Valentine’s Day, a modern holiday which evokes fond memories for many people…. of chocolate!
But how exactly is all the chocolate made?
What will eventually become a chocolate bar starts off deep in jungles from Brazil, Indonesia, Ghana, Belize, and other countries around the world. It is the cacao tree which produces a melon-like fruit which is harvested by hand using machetes. Inside the pod are around 30 seeds, also known as cacao beans. These beans are dried in piles for about a week, which helps to darken the beans and ferment the beans slightly. It gives them their unique flavor, along with a bitterness.
Beans from each region have unique flavor, some chocolate manufacturers blend beans from multiple locations to make a consistent flavor.
Once the beans are transported, via rail car to ships then to factories (Like Hershey’s in Pennsylvania), they are put into large vats and slowly roasted at very high temperatures. The vats are slowly stirred or rotated, ensuring the beans are roasted throughout.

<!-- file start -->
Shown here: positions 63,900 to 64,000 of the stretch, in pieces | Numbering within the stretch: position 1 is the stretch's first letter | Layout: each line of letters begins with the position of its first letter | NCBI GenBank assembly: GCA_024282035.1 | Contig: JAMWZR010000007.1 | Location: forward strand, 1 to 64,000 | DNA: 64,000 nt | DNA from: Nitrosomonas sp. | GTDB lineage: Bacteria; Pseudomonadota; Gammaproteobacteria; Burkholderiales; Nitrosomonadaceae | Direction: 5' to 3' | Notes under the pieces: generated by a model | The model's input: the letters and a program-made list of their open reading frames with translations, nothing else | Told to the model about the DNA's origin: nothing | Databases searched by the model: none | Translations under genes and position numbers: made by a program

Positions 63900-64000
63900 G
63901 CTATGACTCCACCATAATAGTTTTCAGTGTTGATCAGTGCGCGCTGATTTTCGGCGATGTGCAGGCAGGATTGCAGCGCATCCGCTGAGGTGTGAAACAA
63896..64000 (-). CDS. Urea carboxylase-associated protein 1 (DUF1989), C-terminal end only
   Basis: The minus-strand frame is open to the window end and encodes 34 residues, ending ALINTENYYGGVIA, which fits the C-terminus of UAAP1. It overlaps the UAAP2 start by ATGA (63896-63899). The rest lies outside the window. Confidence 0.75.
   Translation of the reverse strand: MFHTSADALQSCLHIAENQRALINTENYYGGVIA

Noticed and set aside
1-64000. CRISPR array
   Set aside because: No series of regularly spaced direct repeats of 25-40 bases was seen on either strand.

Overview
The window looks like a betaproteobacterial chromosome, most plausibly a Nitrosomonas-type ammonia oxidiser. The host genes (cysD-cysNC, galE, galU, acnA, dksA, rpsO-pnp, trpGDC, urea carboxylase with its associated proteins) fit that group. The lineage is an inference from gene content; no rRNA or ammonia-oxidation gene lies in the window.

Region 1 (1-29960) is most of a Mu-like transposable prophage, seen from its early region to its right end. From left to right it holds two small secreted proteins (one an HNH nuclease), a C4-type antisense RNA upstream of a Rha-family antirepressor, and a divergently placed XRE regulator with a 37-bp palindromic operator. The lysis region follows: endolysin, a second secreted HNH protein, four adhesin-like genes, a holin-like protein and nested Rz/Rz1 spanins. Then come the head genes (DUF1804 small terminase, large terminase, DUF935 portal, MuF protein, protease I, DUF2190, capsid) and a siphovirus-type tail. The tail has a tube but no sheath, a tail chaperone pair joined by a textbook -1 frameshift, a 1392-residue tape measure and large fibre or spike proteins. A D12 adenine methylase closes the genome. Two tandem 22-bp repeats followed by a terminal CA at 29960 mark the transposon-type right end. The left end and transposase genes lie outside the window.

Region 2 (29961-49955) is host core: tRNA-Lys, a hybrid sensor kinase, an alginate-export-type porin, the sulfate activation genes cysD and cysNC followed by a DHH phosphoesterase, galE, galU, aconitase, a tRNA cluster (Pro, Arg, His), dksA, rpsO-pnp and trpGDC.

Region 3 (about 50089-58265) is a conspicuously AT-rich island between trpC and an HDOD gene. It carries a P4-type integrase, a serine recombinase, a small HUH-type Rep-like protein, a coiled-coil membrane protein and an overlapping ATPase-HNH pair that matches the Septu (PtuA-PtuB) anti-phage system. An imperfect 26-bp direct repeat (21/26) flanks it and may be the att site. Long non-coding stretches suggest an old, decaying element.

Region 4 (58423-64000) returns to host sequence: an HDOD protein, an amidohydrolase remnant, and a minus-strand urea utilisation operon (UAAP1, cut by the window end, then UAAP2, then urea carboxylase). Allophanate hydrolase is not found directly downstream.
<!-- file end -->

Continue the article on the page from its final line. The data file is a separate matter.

Shells are separated and removed (and sometimes available for free as a wonderful smelling compost!).
The beans are then combined in recipes which are unique to each chocolate manufacturer, but generally involve mixing cocoa butter, sugar and milk. (1)
The sugar, milk, cocoa butter mixture is ground into smaller and smaller particles which eventually forms a paste-like consistency. Once the consistency is smooth, taking several days depending on manufacturer, the paste is poured into familiar moulds, and carefully cooled.
Often, manufacturers add peanuts and other ingredients during the cooling process.
Once cooled, the chocolate candy can then be wrapped and shipped!
Fresh and yummy.
Sturbridge Yankee web only special!
Celebrate the romance of luscious, tart cherries and dark Belgian chocolate with this all natural, wonderfully moist bread mix. Delicious served warm drizzled with hot fudge sauce and vanilla ice cream. From a New England bakery. 1 lb. 2 oz.